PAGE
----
With change ahead Andrew Bendall, manager of high country station Lochar Downs, Cromwell, is planning on a marathon run.

Farm stuff later, we must all know someone who has had an accident leaving them with a spinal injury. Absolutely changing there lives forever, for them their love ones and people around them.

So, in November this year I’m joining about 18 others and running the New York Marathon as part of the “Catwalk Trust Team” fund raising for spinal injury research.

I’m always in true admiration of the ability and determination of people who can create positivity and motivation to others from their own sheer grit not to let their disability hold them back.

Why run? let alone marathons. Well for me, it’s great for my head space and a time to think and plan or sometimes just let one’s mind drift.

We have had a “get out of jail” autumn, which has meant we have been able to carry stock longer and try to achieve better weights.

The challenge for me is twofold, one a personal goal of a “sub three-hour” marathon, which is considerably quicker than my PB and certainly going to take some training. The second is to raise $10,000 for the research of Spinal Injury so will take anyone’s donations with sincere appreciation. The link is: https://catwalk2018nycmarathon.gofundraise.co.nz/page/AndrewBendall0

What pain looks like with 200 metres to go. Andrew Bendall in the Queenstown Marathon 2017.

Back to the farm and below you’ll see my plan written in the last column in January 2018

R2 cattle are booked to go early Jan. – Tick.

18 months bulls contracted to go Feb, may go early Feb rather late Feb at lighter weights – These have just gone in late May, combination of not gaining weight in January and February and tight space for bulls.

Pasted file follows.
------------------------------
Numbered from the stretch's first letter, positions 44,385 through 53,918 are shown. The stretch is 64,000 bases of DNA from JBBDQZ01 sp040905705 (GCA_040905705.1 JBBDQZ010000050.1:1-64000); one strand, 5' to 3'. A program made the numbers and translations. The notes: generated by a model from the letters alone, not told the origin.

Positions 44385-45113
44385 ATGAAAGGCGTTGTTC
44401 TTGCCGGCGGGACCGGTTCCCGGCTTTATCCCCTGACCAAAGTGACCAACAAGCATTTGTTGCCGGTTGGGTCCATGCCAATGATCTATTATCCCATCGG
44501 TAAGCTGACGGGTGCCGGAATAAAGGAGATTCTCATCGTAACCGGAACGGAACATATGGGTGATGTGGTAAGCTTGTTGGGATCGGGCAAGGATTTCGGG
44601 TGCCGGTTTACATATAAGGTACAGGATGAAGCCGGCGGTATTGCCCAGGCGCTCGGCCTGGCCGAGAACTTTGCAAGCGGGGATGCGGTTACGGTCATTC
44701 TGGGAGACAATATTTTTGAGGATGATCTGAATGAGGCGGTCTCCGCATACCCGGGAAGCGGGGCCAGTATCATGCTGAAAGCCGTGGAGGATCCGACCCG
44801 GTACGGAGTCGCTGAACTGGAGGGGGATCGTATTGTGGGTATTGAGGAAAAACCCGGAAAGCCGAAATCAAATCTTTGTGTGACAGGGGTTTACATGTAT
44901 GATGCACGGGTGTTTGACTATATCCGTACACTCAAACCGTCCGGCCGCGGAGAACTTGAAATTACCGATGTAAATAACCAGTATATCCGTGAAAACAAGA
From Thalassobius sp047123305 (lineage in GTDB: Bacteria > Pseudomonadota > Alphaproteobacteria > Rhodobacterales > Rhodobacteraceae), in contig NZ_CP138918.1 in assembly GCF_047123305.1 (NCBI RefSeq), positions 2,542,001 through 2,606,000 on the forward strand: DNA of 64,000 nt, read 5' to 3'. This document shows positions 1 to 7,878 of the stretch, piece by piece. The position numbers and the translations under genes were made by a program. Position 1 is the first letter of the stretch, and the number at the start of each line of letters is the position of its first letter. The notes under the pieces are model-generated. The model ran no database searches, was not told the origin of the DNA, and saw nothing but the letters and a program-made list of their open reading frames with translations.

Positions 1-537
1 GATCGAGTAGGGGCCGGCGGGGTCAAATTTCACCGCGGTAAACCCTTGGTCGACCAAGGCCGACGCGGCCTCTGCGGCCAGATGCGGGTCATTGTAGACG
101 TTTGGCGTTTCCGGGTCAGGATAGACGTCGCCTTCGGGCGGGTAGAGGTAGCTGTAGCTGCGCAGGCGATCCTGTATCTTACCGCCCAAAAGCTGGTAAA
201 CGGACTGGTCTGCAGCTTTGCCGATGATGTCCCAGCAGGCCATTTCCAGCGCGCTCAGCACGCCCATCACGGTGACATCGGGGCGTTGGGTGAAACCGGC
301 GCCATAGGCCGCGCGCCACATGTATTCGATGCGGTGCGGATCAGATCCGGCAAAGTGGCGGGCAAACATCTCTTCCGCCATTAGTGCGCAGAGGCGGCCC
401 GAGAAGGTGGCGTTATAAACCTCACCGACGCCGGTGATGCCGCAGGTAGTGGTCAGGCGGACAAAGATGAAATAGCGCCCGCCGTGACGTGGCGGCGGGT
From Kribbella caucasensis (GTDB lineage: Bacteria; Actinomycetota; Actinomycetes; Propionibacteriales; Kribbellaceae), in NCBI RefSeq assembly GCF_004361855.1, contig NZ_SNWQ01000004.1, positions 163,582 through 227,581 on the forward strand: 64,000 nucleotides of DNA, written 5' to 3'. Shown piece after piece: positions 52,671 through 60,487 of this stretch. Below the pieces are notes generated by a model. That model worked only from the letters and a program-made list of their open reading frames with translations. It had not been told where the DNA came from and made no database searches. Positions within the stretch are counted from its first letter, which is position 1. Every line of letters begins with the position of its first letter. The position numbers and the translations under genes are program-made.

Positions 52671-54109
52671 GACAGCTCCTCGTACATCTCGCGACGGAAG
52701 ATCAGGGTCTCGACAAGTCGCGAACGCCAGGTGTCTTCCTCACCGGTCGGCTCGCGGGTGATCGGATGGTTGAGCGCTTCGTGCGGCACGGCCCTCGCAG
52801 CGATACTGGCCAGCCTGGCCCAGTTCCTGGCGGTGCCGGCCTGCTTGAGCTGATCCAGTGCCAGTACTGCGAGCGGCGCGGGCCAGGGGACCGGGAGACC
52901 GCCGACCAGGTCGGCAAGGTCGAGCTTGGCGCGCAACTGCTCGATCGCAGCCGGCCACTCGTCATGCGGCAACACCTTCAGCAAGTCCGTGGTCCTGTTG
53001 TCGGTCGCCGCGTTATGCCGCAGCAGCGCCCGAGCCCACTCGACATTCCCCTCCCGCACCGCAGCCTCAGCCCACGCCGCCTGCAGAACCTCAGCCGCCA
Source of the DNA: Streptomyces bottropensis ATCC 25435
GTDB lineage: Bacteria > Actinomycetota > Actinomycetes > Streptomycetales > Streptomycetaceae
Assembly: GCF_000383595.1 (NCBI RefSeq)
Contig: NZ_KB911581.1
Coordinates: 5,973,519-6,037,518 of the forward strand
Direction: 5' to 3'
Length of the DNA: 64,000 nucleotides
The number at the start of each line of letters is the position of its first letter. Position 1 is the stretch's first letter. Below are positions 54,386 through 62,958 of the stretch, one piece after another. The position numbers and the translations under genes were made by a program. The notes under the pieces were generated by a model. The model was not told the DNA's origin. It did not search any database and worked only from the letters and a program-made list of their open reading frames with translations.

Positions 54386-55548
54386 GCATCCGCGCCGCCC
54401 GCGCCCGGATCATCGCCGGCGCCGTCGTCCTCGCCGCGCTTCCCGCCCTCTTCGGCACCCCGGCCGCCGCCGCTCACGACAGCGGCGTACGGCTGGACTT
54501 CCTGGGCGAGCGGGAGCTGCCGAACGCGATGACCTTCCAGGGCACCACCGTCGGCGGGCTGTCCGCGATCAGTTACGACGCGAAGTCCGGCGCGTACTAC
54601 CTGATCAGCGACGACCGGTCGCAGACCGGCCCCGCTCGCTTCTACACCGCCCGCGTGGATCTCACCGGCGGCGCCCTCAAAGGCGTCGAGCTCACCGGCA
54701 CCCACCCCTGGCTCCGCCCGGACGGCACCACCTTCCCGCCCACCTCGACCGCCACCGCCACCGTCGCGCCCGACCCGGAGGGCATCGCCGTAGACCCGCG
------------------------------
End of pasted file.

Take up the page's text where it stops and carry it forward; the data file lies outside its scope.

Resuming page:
Re-evaluate budgeted bull exit weights – Being done continuously, will average 280kgcwt vs 295kgcwt.

Ewes will be culled and have the culls booked to be killed – Tick and got damned good money for cull ewes.

Two-tooth rams (breeding rams for Headwaters) will be gone early Feb, however they are replaced by 2000 hoggets in April. – Tick

400 calves will go on 15ha Interval rape (40-50 days’ grazing) – Tick, these didn’t gain as much as I wanted but it kept them off my diminishing grass covers.

R2 dairy will be preg tested as soon a practical. – Tick, 5% dries.

Will re evaluate whether external lambs will be finished on chicory or do calves go on to it. – Finished 1000 Te Mana Omega lambs off 10ha at an average of 18.35kg cwt.

Have ordered more balage as have a feeling I’ll have to be feeding R2 heifers supplements in March. – Tick and due to continuous rain in February we made extra balage of our own.

Other than that, it’s business as usual, a busy year ahead for Rhonda and I with some winter travel planned, plenty of non-ag but onfarm projects going on. This is the plan that has changed the most as I have accepted a position as Breeding Manager for Headwaters NZ, starting July 1, so the extent of our winter travel has changed somewhat. So, if I get to continue writing these pieces I will evaluate the last 5.5 years at Lochar Downs and give you all a rundown of my new position.

We have had a “get out of jail” autumn, which has meant we have been able to carry stock longer and try to achieve better weights. The biggest cost for us this autumn, running at a high stocking rate and very quick paddock rotation has been bloat in our yearling cattle from clover-dominant pastures. The most annoying aspect of it is, it’s avoidable. So, a system change will be implemented.

But now it’s time to start transitioning stock on to fodder beet which has yielded very well (a figure I’m keeping to myself as if I boast too much the stocking rate expectation goes up) and weighing of all yearling cattle into weight ranges and giving them a drench and 10/1 vaccine.

Here’s to a great winter!